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The idea of proof by induction is as follows.

Suppose that you want to prove that a statement $P(n)$ is true for all integers $n\ge 0$.

You start by proving $P(0)$ is true

...then you:

assume that $P(k)$ is true for some $k\ge 0$


prove that it must then follow that $P(k+1)$ is true, in other words you prove $P(k)$ implies $P(k+1)$.

The idea is that, as you know $P(0)$ is true, since you checked it, you can use the $P(k)$ to $P(k+1)$ step to prove that $P(1)$ is true, then use the $P(k)$ to $P(k+1)$ step again to prove $P(2)$ is true and so on, and thereby you prove $P(n)$ is true for all $n$.

Which one of the following is not a mistake?

You should assume, as above, that you are trying to prove a formula or statement $P(n)$ for ALL integers $n\ge 0$.


It's OK to leave out $P(0)$, $P(1)$ and just start by checking $P(2)$, and follow by proving $P(k)$ implies $P(k+1)$, for all $k\ge 2$.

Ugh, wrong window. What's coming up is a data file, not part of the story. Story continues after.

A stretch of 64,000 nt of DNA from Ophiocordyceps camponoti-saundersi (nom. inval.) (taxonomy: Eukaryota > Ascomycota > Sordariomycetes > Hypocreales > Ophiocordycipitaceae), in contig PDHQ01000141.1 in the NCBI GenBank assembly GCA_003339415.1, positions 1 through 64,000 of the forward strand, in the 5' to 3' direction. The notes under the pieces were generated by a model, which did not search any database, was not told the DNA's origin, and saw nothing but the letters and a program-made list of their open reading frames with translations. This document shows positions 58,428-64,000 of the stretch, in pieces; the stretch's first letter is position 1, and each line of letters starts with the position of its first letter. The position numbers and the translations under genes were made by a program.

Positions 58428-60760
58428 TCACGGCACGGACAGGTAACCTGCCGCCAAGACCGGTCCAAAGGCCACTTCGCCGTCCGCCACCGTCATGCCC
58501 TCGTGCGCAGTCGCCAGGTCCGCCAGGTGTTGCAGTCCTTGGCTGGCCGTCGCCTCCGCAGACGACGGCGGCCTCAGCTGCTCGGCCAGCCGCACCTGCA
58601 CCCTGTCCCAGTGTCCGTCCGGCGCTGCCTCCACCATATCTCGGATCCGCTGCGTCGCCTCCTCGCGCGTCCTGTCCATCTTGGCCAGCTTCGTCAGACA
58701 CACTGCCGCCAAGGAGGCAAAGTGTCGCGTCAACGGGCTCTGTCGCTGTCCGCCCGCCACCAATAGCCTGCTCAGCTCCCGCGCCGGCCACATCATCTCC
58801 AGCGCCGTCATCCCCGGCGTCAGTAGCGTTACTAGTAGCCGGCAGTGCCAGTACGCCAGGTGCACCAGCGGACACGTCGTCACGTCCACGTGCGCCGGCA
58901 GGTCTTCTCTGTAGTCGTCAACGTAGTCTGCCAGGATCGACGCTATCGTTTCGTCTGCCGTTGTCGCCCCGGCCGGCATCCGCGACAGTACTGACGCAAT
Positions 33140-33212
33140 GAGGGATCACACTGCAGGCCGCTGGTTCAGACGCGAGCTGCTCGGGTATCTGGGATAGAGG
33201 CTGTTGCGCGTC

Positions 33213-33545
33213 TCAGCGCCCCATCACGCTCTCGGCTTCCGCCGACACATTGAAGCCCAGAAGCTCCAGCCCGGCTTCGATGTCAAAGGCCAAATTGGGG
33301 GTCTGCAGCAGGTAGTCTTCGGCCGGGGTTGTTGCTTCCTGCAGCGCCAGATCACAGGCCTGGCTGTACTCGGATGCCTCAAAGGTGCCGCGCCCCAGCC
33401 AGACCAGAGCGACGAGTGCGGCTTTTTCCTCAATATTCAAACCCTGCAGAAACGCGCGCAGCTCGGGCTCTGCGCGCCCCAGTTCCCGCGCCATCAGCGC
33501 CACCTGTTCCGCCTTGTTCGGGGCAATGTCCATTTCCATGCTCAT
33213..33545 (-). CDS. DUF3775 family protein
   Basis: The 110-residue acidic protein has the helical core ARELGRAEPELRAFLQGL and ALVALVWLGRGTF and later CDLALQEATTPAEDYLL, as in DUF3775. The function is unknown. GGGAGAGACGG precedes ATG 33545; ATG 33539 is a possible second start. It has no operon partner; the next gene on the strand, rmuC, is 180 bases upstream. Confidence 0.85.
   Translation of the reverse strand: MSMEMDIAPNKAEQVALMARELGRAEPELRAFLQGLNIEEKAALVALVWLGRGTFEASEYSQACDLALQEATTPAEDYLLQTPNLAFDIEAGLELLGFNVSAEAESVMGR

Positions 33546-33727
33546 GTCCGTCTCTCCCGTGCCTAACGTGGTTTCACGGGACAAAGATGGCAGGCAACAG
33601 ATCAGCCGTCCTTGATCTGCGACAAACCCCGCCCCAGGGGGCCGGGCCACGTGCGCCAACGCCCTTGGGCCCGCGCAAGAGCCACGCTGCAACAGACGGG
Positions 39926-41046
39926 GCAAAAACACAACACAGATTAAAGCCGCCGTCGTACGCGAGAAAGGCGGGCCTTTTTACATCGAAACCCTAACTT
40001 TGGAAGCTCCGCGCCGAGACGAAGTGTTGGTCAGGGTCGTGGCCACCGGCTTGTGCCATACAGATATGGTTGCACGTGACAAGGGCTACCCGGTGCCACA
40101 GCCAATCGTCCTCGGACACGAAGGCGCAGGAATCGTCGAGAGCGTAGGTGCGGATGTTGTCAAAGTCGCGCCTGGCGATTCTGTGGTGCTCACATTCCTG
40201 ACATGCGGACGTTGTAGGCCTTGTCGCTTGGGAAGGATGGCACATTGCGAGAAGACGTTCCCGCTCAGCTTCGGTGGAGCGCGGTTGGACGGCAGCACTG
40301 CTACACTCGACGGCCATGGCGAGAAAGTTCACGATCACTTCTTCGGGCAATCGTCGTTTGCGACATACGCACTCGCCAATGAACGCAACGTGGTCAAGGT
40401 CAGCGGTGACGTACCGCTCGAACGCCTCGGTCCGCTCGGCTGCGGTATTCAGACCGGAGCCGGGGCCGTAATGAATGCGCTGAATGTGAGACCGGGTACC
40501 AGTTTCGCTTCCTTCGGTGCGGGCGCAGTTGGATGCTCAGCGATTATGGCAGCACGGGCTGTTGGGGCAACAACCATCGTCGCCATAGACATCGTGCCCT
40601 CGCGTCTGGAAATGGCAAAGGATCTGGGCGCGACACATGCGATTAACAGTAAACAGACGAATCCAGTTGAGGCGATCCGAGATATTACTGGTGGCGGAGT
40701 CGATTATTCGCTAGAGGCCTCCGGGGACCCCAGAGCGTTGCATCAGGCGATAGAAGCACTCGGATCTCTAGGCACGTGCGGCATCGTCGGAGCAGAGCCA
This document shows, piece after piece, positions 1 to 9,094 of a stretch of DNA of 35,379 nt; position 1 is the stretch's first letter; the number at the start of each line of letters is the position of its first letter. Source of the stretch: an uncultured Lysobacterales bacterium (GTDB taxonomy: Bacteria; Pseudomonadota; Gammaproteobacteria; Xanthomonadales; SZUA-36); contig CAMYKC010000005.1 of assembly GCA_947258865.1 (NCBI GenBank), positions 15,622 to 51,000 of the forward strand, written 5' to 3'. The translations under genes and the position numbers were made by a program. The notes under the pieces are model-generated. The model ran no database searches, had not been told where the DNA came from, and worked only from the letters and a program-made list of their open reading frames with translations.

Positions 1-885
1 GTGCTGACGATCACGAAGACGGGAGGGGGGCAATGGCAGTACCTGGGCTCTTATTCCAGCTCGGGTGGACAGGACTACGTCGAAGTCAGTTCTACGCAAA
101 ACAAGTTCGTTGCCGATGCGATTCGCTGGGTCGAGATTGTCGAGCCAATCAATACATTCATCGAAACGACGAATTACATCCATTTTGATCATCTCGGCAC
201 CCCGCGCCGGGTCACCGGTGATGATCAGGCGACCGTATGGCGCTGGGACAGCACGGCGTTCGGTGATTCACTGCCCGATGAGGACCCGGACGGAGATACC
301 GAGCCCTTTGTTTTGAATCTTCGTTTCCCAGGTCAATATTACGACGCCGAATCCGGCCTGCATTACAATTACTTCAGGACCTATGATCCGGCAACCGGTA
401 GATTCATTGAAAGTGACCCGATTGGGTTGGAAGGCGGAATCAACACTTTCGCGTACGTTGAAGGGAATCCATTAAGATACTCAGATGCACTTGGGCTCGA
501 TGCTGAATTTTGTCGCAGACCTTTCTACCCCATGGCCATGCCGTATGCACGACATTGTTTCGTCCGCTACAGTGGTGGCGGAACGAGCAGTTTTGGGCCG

It's OK to go backwards: if I prove $P(k)$ implies $P(k-1)$, for any $k$, then I can work back down to $P(i)$ being true for $0\le i\le k$.


We can make the whole thing shorter by checking $P(0)$ and assuming $P(n)$ is true for all $n$.


If we check $P(0)$ and make the stronger assumption $P(i)$ is true for $0\le i\le k$, then we can deduce $P(k+1)$ at once (without a proof) as $k$ is arbitrary.


If it turns out that $P(20)$ is easier to prove than $P(0)$, I can start by checking $P(20)$, and follow by proving $P(k)$ implies $P(k+1)$, for all $k\ge 20$, and follow this by proving $P(k)$ implies $P(k-1)$ for $1\le k\le 20$. Alternatively, we can check $P(k)$, $0\le k\le 19$, directly or on a calculator.

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